Majalah Mastika (Jawi: مستيك) a magazine that is still in publication till today, mainly concerned with local and regional socio-political affairs. It went thru many drastic changes to attract its readership.

Hiboran Magazine

Hiboran Magazine issued during the 50s
Info on the items above
Some info on Hiboran.
Hiboran (Jawi: هيبورن) translates to "Entertainment" from Malay. From its name, the magazine covers entertainment related news. It also features political, social and cultural issues. Unlike Mastika, Hiboran's existence spans slightly over a decade.

Content - Kandungan

Introduction to Content
A page off Hiboran, "Will Malay Culture be Lost?"
The contents of publications evolved overtime, beginning with shipping movement and exchange and commodity rates; lacking the discussion. From the 1920s onwards, serious subject matters such as religious, socio-political and social issues were brought into the publications. With the evident of decolonialism and the push of Malayan independence, issues of independence, nationhood and even the discussion of the loss of Malay culture as seen in the above photo made their way into publications.

Due to the length of this subject matter, will be continued in Part 2.

Friday, May 12, 2017

Makam Puteri Radin Mas Ayu

Makam Puteri Radin Mas Ayu
10 Mount Faber Road (Opposite Mount Faber Lodge Condominium)
Open 9am - 6pm daily. Free admission.


Hidden behind some trees and vegetation along the bend of Mount Faber Road lies a centuries old shrine of a Javanese princess whose backstory and history could only be described as a legend or fairytale upon hearing it; only to have a reflection that it may be factual due to the fact that the shrine exists.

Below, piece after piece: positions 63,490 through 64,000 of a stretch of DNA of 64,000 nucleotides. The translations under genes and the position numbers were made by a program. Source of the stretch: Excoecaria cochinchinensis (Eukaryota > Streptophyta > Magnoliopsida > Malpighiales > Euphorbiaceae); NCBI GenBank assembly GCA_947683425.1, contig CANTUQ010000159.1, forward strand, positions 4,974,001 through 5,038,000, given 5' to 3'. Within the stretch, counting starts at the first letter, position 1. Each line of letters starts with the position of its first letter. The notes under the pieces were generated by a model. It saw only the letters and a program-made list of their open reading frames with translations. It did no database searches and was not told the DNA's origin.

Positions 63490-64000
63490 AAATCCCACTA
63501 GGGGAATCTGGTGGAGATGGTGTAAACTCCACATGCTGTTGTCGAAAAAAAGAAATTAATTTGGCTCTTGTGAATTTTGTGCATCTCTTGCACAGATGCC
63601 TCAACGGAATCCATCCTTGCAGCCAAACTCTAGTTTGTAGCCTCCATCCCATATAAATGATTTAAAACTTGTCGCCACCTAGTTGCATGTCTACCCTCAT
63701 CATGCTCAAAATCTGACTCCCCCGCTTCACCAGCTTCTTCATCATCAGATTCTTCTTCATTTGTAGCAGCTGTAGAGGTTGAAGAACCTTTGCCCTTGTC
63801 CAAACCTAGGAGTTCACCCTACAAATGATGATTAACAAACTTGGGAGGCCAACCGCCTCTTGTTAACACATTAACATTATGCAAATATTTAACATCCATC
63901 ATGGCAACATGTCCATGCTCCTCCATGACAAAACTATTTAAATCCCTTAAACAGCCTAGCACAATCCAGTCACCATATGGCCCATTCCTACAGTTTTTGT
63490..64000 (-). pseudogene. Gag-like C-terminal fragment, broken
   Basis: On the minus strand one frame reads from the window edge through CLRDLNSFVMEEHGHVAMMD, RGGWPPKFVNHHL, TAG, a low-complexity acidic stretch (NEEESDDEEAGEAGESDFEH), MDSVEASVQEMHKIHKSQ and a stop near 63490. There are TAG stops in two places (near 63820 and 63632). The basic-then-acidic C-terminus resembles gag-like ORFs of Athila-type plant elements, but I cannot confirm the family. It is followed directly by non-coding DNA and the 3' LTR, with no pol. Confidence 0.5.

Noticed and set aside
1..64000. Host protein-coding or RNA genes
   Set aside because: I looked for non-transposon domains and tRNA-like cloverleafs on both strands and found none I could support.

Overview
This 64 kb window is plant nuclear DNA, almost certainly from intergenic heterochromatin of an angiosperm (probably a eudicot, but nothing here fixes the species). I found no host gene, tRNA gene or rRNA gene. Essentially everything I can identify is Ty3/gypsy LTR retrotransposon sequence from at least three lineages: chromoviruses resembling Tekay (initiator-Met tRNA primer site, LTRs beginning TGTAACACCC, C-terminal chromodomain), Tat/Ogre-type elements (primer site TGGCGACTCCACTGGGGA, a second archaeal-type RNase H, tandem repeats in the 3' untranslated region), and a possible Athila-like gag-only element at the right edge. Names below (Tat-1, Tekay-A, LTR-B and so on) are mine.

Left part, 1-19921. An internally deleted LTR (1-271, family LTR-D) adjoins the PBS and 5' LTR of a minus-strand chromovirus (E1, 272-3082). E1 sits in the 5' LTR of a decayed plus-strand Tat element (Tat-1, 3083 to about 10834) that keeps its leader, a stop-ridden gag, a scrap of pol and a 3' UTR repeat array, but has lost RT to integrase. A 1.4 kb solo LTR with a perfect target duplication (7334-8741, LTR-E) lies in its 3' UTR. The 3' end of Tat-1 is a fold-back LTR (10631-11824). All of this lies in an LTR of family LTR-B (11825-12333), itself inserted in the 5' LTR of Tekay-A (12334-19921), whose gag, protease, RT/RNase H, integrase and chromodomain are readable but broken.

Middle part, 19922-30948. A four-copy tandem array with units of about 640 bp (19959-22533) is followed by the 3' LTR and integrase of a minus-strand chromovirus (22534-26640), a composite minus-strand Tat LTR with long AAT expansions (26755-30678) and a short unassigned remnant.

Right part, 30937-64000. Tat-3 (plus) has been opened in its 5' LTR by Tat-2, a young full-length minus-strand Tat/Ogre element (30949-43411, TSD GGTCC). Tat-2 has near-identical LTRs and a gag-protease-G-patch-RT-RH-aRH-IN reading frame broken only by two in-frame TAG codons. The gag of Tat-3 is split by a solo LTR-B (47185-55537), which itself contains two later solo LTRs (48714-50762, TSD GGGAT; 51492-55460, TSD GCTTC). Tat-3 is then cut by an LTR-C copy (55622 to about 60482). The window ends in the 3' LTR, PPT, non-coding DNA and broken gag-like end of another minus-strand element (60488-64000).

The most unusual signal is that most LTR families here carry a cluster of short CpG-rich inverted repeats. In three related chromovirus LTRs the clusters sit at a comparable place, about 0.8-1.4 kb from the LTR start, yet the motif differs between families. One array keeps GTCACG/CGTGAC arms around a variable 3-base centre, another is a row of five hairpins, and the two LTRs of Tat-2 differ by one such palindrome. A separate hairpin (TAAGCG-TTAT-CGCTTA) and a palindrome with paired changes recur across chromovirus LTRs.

The Makam of Puteri Radin Mas Ayu could barely be seen behind the trees.
Mount Faber, or what was formerly known as Telok Belanga Hill, is a place that I've rarely visited in my lifetime and could only recall once when I was very young when I had a family trip to the top for a cable car ride. Since then, I had largely forgotten about it.
The steps leading up to the Makam.
It was when my passion for history and heritage got me wondering about the Shrine of Radin Mas Ayu. That day, since I was nearby Mount Faber, I decided to drop by for a visit.
A sign on the open gate stating the opening hours.
It was about 11am plus when I reached there and was relieved to see the gate was open. Apparently, the gate is opened daily (I presume) from 9am to 6pm. While I was there, there was no one around and I kept on exploring anyway.
Unknown tomb near the entrance.
Near the gate and left of the stairs was an unknown grave. While I was there, there was no names or other markings on the tomb. Upon research, it was said to be the tomb of Radin Mas' guard.